Now that I shoot my own weddings, I totally understand the millions of thoughts that are constantly racing through a wedding photographer’s mind on a wedding day. Is everything running on time? Do the bridesmaids have their flowers? The bride really needs to be in her dress by now. Do I have enough room on these SD cards? Should I go ahead and set up my tripods for the reception? Who has the rings? Wait, do I still have the rings??? It’s exhausting! Part of a second shooter’s job is making sure the lead photographer has everything they need. If detail shots are coming up, start gathering the rings, flowers, veil, etc. If it’s almost time for the groomsmen portraits, run and make sure they have their boutonnieres pinned on. During family formals, start gathering different family groups to be ready. Also, bring the lead photographer water and a snack every once in a while. They often get so busy they forget to take care of themselves!
4. View yourself as an employee
Remember: when you are shooting for another photographer, you are representing them and their company. Before the wedding, study the photographer’s work, ask them to see a full gallery, so you are familiar with their style, what kind of shots they like, etc. Also be sure to ask the photographer if they have any requirements for how you should dress (some photographers prefer all black). You want to present yourself in a way that is consistent with their brand. When you introduce yourself to people at the wedding, mention that you are with the lead photographer, even if you have your own company. For example, when my husband shoots with me, he introduces himself as, “Hi, I’m Michael with Payton Marie Photography.” Basically, you’re not there to promote yourself. Leave your business cards at home! And always be aware that how you speak and behave in front of the clients is a reflection of the lead photographer. Pay attention to how they treat their clients, and act likewise!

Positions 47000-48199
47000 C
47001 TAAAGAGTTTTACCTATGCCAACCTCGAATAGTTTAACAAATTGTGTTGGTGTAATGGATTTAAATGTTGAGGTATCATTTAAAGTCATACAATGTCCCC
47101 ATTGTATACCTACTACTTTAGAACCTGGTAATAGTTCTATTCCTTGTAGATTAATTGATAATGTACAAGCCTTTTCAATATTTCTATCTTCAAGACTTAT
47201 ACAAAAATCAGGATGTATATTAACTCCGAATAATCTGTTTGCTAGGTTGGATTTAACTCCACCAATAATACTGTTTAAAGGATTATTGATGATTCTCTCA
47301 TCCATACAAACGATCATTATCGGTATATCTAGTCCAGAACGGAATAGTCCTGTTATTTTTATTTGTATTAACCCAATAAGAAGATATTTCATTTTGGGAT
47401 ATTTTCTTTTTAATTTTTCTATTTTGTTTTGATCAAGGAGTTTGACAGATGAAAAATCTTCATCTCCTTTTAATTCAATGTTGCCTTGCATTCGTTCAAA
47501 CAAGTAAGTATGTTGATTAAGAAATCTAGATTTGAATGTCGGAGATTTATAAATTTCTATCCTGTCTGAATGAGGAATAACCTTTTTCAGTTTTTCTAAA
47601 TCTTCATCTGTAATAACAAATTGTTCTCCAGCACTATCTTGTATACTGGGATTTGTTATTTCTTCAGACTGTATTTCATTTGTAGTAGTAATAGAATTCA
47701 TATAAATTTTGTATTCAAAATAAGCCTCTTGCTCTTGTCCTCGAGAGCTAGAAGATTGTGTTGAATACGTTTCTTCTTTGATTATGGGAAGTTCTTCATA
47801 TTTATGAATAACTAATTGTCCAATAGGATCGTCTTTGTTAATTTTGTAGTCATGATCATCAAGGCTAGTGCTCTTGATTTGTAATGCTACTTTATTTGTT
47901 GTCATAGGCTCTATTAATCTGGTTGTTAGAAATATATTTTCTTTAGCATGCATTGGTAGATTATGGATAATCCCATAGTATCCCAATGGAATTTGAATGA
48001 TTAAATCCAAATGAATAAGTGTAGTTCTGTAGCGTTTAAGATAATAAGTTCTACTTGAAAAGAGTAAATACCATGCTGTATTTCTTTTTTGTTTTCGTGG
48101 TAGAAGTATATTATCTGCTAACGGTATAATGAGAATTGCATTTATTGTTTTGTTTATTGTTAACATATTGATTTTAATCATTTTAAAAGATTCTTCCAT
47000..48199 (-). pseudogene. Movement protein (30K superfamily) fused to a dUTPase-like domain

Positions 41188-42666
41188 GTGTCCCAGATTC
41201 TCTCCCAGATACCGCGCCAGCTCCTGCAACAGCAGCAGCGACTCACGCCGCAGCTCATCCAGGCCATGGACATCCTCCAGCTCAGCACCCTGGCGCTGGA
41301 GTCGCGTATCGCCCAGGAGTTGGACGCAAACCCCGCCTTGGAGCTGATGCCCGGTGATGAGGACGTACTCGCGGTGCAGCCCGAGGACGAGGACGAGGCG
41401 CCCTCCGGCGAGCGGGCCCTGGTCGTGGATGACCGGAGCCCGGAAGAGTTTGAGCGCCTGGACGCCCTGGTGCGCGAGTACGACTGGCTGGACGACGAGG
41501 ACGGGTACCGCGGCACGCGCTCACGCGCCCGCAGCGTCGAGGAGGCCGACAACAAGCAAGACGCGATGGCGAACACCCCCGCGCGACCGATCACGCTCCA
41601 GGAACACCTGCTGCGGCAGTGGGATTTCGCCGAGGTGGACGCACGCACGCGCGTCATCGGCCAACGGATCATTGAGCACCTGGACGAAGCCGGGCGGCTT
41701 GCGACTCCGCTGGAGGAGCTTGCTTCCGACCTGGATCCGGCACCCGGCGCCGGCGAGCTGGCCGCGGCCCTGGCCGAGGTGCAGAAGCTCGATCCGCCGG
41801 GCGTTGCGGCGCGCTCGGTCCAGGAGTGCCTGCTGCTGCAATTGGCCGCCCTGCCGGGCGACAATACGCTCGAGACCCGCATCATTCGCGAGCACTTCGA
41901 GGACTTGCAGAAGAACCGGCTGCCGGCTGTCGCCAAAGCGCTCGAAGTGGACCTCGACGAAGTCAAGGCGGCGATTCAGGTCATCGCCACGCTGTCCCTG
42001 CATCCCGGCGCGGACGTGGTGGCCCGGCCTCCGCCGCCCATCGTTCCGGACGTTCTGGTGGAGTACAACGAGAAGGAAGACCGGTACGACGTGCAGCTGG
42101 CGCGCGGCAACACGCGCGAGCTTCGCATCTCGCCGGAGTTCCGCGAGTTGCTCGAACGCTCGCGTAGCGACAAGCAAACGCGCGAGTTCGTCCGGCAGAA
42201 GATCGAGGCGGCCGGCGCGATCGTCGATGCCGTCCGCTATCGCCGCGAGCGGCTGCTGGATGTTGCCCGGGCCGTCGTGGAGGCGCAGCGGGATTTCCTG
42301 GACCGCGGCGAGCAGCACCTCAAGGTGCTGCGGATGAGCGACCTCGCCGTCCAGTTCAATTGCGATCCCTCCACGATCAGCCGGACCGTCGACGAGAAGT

5. Be a behind-the-scenes queen